Sad, mad and bad. From the depression suffered by Virginia Woolf and Slyvia Plath to the mental anguish and addictions of iconic beauties Zelda Fitzgerald and Marilyn Monroe. From Théroigne de Méricourt, the Fury of the Gironde, who descended from the bloody triumphs of the French Revolution to untameable insanity in La Salpetrière asylum, to Mary Lamb, sister of Charles, who in the throes of a nervous breakdown turned on her mother with a kitchen knife. From Freud and Jung and the radical breakthroughs of psychoanalysis to Lacan’s construction of a modern movement and the new women-centred therapies. This is the story of how we have understood extreme states of mind over the last two hundred years and how we conceive of them today, when more and more of our inner life and emotions have become a matter of medics and therapists. Here too is the story of the professions that have grown up to offer treatment, and of how over the years symptoms and diagnoses have developed together to create fashions in illness.Many mental disorders – hysteria, anorexia, multiple personality, even depression – are diagnosed more frequently among women than among men. In asking why, Lisa Appignanesi brings vividly to life a series of exceptional, era-defining women and their mind doctors, and explores how women sometimes benefited from treatment, but sometimes did not, even when those giving the therapy were women too. In SAD, MAD AND BAD, Lisa Appignanesi takes us on a fascinating journey through the fragile, extraordinary human mind.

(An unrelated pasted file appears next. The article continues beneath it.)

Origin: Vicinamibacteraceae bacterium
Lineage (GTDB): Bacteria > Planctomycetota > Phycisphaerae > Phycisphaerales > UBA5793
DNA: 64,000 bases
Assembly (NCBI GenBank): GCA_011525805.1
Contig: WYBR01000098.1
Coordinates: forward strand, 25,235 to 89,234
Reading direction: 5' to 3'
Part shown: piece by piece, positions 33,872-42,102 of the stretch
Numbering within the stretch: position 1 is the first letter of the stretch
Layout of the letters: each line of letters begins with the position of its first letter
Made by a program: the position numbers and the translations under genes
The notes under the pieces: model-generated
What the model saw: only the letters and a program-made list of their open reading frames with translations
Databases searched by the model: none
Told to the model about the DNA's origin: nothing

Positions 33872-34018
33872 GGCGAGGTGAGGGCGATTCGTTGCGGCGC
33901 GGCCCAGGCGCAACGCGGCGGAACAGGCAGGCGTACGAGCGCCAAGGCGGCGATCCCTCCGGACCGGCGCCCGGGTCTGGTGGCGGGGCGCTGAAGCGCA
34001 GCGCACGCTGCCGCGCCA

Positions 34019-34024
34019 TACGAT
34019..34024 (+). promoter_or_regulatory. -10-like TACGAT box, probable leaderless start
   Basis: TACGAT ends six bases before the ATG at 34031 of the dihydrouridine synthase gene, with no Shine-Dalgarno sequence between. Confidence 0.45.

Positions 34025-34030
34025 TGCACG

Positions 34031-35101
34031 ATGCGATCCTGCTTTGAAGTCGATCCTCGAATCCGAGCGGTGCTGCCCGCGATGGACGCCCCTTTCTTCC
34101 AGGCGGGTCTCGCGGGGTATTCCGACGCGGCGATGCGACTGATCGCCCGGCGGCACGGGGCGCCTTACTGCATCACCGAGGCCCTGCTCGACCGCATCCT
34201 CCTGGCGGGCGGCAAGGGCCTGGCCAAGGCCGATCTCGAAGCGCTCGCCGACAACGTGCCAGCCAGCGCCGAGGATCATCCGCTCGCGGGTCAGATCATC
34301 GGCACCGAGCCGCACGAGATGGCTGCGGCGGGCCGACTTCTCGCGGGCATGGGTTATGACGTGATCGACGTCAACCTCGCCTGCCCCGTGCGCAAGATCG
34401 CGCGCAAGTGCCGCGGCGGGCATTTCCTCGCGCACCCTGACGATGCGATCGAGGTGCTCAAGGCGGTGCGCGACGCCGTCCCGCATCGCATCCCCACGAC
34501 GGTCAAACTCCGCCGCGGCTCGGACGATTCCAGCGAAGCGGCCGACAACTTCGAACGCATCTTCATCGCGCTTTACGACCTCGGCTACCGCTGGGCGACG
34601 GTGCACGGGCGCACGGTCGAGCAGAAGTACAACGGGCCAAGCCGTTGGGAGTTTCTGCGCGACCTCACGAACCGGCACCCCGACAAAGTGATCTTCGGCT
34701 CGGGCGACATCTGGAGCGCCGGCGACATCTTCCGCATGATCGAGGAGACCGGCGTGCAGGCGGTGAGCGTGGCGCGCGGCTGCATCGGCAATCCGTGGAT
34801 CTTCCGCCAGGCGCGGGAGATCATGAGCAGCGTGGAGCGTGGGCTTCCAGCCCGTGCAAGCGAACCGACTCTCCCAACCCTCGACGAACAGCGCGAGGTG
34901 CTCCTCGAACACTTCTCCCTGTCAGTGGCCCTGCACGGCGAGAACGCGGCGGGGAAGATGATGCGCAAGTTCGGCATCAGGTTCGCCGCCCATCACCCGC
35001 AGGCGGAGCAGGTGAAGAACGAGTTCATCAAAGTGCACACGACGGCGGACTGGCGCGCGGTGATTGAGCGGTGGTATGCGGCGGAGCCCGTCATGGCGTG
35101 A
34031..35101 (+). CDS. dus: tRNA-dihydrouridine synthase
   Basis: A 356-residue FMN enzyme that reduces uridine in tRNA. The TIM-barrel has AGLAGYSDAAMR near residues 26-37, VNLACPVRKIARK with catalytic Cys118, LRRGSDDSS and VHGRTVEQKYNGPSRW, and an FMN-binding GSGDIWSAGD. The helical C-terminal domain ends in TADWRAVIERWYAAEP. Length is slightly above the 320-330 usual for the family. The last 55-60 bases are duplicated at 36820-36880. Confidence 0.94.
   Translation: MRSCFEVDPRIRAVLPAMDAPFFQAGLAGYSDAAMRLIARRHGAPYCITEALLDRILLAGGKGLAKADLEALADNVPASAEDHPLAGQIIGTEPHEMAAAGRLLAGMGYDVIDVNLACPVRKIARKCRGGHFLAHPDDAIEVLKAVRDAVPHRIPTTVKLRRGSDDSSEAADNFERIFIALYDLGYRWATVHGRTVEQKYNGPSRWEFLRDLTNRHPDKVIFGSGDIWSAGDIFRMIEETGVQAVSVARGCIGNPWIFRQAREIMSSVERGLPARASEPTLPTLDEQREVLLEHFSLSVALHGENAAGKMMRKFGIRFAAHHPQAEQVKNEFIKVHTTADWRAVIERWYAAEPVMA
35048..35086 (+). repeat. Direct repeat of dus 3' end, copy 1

About the author
Lisa Appignanesi was born in Poland and grew up in Canada and France. A prize-winning novelist and writer, she is a former Director of the Institute of Contemporary Arts in London. She is the author (with John Forrester) of the classic study Freud's Women, the Charles Taylor Prize shortlisted Losing the Dead, and the award-winning Mad, Bad, and Sad: Women and the Mind Doctors. Lisa lives in London, England.